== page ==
There's a terrific article by Leah Day entitled "Copyright Terrorism", over at the Free Motion Quilting Project.
While we usually try to avoid the T-word over here at Question Copyright, so as not to inflate the language in an already loud debate, the substance of Day's article is right on. The growing problem she describes in quilting is the full-grown problem we already have in literature, music, and elsewhere:
Copyright issues seem to be cropping up with increasing frequency in the quilting world and I for one would like to try to stem this flow, or at least open your eyes, to the very real threat looming for our craft.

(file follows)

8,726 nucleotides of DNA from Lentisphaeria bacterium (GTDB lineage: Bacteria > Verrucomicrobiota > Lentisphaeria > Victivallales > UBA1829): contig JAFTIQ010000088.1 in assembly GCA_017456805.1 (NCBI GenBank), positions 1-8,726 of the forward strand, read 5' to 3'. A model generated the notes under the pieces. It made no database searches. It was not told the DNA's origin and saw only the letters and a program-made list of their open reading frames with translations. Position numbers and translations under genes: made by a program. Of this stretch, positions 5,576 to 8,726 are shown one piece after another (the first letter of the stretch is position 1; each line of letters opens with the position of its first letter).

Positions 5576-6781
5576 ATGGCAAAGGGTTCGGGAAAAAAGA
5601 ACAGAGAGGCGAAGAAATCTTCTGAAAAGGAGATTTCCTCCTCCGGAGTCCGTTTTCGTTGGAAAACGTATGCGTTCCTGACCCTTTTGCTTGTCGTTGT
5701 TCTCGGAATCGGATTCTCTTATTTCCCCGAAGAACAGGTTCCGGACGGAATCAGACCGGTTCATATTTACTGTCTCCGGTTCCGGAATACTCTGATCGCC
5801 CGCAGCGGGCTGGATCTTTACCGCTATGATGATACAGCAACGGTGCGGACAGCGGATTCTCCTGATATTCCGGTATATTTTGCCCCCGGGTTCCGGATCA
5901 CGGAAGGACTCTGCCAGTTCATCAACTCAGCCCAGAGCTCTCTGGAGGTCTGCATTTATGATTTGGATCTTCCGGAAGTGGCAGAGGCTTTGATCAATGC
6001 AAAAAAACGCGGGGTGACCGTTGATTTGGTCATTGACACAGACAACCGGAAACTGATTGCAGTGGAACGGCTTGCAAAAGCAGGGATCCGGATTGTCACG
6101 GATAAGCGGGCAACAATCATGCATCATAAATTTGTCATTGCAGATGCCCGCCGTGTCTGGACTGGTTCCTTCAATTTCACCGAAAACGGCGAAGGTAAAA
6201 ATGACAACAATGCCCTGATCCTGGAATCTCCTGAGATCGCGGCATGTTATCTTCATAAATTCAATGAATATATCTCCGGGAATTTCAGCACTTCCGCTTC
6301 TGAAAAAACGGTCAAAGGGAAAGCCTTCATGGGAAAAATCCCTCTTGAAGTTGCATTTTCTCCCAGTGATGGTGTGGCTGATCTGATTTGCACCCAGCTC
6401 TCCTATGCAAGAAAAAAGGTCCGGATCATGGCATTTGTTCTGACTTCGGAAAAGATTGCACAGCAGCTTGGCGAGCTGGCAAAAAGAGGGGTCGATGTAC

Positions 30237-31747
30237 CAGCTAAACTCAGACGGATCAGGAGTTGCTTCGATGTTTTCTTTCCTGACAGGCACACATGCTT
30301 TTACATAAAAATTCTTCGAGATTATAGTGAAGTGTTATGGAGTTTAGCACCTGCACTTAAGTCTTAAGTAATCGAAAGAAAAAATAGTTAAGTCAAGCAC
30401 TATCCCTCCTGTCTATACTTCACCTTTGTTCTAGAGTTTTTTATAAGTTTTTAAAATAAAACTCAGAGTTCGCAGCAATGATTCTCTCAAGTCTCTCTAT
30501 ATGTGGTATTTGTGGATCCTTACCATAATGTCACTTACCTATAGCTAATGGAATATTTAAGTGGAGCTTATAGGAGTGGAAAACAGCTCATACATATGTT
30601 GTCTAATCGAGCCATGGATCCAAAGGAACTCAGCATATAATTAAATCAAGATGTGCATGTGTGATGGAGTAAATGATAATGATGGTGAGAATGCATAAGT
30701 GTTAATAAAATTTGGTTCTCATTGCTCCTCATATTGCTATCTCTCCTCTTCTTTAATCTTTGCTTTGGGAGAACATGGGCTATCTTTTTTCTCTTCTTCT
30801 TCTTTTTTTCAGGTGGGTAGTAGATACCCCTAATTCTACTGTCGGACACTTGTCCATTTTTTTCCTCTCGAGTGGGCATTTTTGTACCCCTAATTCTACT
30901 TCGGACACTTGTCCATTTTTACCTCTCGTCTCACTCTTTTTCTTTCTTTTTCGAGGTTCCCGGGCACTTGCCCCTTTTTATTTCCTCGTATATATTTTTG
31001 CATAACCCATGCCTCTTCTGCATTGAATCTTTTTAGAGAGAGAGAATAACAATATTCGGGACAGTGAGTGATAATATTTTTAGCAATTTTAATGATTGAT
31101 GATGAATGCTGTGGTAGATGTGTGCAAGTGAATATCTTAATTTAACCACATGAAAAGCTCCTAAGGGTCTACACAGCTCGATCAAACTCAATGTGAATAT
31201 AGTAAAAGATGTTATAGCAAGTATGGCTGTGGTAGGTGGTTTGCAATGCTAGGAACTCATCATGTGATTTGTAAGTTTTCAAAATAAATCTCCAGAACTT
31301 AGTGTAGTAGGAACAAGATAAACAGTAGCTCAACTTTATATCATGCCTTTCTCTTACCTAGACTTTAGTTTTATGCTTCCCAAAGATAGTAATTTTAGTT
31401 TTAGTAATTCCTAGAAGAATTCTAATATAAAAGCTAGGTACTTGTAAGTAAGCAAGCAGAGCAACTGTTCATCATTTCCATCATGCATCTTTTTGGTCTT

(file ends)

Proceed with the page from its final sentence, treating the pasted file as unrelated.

What is this threat? Where is it coming from?
It is coming from within our own ranks. Quilters with a certain penchant for copyright and legal wrangling are turning our open, creative craft into a mine field of rules, regulations, licensing, attribution, and copyright lockdown that it's enough to make anyone set down their rotary cutter and sell their sewing machine.
My favorite passage:
My question is this: is this the world we want to create?
Is this the industry we want to build, where quilters who quilt for a living must live in fear that they will be sued for the designs they use? That a blogger trying to teach and spread the love of free motion quilting can be threatened for using the wrong design? That quilters who quilt for show must credit every designer involved in their quilt, down to the fabric and thread manufacturer?
She then goes on to give an example, and points out the insidious positive feedback loop that happens once people start suing.
Read the whole thing.